New Jersey Indecent Exposure Laws

In New Jersey, indecent exposure is also known as "lewd conduct." There are three general ways a person can be guilty of lewd conduct and they don’t all carry the same charges or penalties.

A person is guilty of lewd conduct if he commits any of the following three actions.

  • Disorderly Person Offense: Masturbating, exposing penis or genitals in a place which you know or reasonably should know that a non-consenting person will see your action and be offended;
  • Doing these actions in front a a child under age of 13-years-old;
  • Doing these actions in front of a mentally disabled person.

The following table highlights the main provisions of the New Jersey's indecent exposure laws.

See Sexual Assault, Sex Crimes, and Sex Offenders and Sex Offenses for more information.

 

Code Section

Lewdness: N.J.S.A.2C:14-4 (PDF)

What is Prohibited

Disorderly Person's Offense:

1) Any flagrantly lewd and offensive act which he knows or reasonably expects is likely to be observed by other non-consenting persons who would be affronted or alarmed;

2) Exposes his genitals for the purpose of arousing or gratifying the sexual desire of the actor or of any other person under circumstances where the actor knows or reasonably expects he is likely to be observed by a child who is less than 13 years of age where the actor is at least four years older than the child;

3) Exposes his genitals for the purpose of arousing or gratifying the sexual desire of the actor or of any other person under circumstances where the actor knows or reasonably expects he is likely to be observed by a person who because of mental disease or defect is unable to understand the sexual nature of the actor’s conduct.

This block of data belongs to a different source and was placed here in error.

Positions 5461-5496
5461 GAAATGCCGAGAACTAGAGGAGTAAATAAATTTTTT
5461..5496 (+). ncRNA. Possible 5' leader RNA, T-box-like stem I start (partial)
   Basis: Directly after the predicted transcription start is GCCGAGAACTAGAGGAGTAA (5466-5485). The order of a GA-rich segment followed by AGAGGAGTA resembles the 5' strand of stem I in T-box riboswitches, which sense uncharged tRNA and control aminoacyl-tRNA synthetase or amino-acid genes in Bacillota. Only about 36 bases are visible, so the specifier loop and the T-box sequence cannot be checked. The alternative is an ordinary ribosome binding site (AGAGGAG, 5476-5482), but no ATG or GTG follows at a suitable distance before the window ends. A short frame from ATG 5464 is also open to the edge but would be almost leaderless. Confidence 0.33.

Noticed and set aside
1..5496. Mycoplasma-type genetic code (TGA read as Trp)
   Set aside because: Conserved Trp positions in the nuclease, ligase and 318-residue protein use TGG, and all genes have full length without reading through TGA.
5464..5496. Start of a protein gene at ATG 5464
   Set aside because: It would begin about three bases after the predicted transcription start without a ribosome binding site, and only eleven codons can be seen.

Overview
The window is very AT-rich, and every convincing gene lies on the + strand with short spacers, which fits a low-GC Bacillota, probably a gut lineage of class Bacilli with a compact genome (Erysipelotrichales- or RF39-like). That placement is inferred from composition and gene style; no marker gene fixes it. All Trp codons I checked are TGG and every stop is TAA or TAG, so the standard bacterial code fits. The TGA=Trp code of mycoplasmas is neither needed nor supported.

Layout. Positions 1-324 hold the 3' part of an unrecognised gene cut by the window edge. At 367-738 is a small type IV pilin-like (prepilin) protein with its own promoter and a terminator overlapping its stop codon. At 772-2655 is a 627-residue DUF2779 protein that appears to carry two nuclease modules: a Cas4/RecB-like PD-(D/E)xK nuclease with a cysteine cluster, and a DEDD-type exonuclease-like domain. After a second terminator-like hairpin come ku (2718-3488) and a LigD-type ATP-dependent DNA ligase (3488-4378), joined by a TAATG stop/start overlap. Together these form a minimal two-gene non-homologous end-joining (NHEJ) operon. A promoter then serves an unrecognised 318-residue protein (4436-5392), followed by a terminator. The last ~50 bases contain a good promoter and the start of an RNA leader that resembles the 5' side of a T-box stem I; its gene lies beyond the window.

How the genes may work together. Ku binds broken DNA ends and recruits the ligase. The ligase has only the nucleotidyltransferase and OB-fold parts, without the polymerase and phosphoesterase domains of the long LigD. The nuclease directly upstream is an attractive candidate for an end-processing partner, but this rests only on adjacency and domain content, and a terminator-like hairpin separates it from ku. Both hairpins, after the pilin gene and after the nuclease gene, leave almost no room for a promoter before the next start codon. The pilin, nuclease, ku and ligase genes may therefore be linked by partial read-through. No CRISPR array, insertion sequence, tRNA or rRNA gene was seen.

Penalties
  • Disorderly Person Conviction: Jail for up to 30 days and a fine of up to $1,000.
  • If a minor or mentally disabled person is involved: Up to 18 months and require you to pay a fine of up to $10,000.
  • If a motor vehicle was involved in the crime, possible license suspension for up to two (2) years.
  • If the offender holds public office, a conviction could result in the forfeiture of his/her position position.


City, Township, and Campus Ordinances

In addition to a state wide pan on public indecency, there are also local ordinances that citizens must abide by. Check your local city, township, or campus rules for more information.

Because New Jersey indecency laws can sometimes get complicated, it may also be a good idea to consult an experienced criminal defense attorney if you have questions about your specific situation.

Next Steps: Search for a Local Attorney

Contact a qualified attorney.